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February 19th, 2010:

U.S., big tobacco take racketeering case to top court

Reuters, Dan Margolies,

19th Feb, 2010

WASHINGTON (Reuters) – The government and three cigarette makers separately asked the U.S. Supreme Court on Friday to review a racketeering verdict against major tobacco companies that was upheld by an appeals court last year.

Altria Group Inc’s Philip Morris USA unit and two co-defendants filed to overturn the verdict, while the government argues the appeals court wrongly denied the disgorgement of billions of dollars in ill-gotten gains by the tobacco industry.

In May, a three-judge panel of the U.S. Court of Appeals for the District of Columbia affirmed a trial judge’s verdict against the cigarette makers, finding they violated federal anti-racketeering laws by conspiring to lie about the dangers of smoking.

If the Supreme Court agrees to take the case, it could redefine the reach of the Racketeer Influenced and Corrupt Organizations Act.

Besides Philip Morris, maker of Marlboro cigarettes, the appeals court ruling was challenged Friday by Lorillard Inc, home of the Kent and Newport brands, and the R.J. Reynolds Tobacco unit of Reynolds American Inc, maker of Camel and other cigarettes.

The case was filed in 1999 by the Clinton administration, which originally sought $289 billion in damages. During the original trial, which began in 2004, the Justice Department under the Bush administration scaled back its demands to $14 billion for anti-smoking campaigns.

The government had also sued Vector Group Ltd’s Liggett Group, British American Tobacco Plc and its Brown & Williamson unit and two now defunct industry groups: the Council for Tobacco Research and the Tobacco Institute.

U.S. District Judge Gladys Kessler ruled in 2006 that the companies broke the law and could no longer use expressions such as “low tar” or “light” in their cigarette marketing. But she said she did not have the authority to force them to fund a smoking cessation program.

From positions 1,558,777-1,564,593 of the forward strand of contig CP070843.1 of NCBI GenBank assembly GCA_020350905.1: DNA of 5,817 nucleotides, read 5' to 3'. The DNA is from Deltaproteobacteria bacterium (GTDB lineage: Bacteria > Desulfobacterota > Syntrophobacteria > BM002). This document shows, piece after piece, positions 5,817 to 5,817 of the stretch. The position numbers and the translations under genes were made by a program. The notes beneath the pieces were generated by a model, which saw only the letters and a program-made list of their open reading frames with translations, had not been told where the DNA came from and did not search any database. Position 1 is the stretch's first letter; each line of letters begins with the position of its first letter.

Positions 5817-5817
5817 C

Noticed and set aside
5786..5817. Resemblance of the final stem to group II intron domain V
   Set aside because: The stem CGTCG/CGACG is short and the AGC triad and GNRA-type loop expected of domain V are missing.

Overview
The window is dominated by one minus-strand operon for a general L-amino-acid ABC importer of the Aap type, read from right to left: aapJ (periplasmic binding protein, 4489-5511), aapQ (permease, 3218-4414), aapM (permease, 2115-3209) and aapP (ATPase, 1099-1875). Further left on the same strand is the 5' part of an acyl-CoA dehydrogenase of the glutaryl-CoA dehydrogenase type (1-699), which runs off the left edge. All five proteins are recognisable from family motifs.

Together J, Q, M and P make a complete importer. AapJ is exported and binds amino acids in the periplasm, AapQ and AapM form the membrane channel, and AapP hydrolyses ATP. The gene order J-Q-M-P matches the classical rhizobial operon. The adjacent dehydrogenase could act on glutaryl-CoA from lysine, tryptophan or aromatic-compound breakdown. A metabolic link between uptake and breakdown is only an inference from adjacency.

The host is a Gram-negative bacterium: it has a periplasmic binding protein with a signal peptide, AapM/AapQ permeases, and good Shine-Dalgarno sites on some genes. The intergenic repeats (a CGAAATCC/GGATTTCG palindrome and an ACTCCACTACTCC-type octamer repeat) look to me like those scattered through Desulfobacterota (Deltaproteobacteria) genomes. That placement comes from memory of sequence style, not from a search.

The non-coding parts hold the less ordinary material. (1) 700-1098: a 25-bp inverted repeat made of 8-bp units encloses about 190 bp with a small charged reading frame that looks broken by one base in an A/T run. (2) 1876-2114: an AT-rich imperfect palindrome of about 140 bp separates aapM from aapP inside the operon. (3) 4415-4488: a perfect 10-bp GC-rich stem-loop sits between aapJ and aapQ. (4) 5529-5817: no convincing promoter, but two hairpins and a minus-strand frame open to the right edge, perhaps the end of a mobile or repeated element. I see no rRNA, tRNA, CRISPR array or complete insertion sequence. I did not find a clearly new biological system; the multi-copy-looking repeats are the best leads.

The appeals court found that Kessler was limited to “forward-looking” remedies aimed at future racketeering violations but properly precluded imposing smoking-cessation and public-education remedies.

The Supreme Court may take months to decide whether to review the case.

“There is a lot of risk here for the industry,” said Edward Sweda, senior attorney for the Tobacco Products Liability Project at Northeastern University School of Law in Boston.

Sweda said that if the Supreme Court agreed with the government, cigarette makers might find themselves ordered to cough up hundreds of millions, or even billions of dollars, for anti-tobacco advertising.


In its petition to the Supreme Court, the government argued that the appeals court had “eviscerated the relief available” in the biggest civil racketeering case ever brought by the United States.

The ruling “thwarted” the trial court’s efforts to craft appropriate relief “to remedy the ongoing effects of fifty years of unlawful racketeering activity — unlawful acts that have harmed and continue to harm the lives and health of many millions of Americans,” the government stated.

The tobacco companies argued in their petitions that the government had improperly invoked the racketeering statute and that the appeals court was overly deferential to Kessler.

“Given the critical underlying legal issues in this case, we strongly believe it is ripe for review by the Supreme Court,” said Michael Robinson, a spokesman for Lorillard.

Because the case raised free speech issues, the companies argued, the appeals court was obliged to make an independent examination of the record.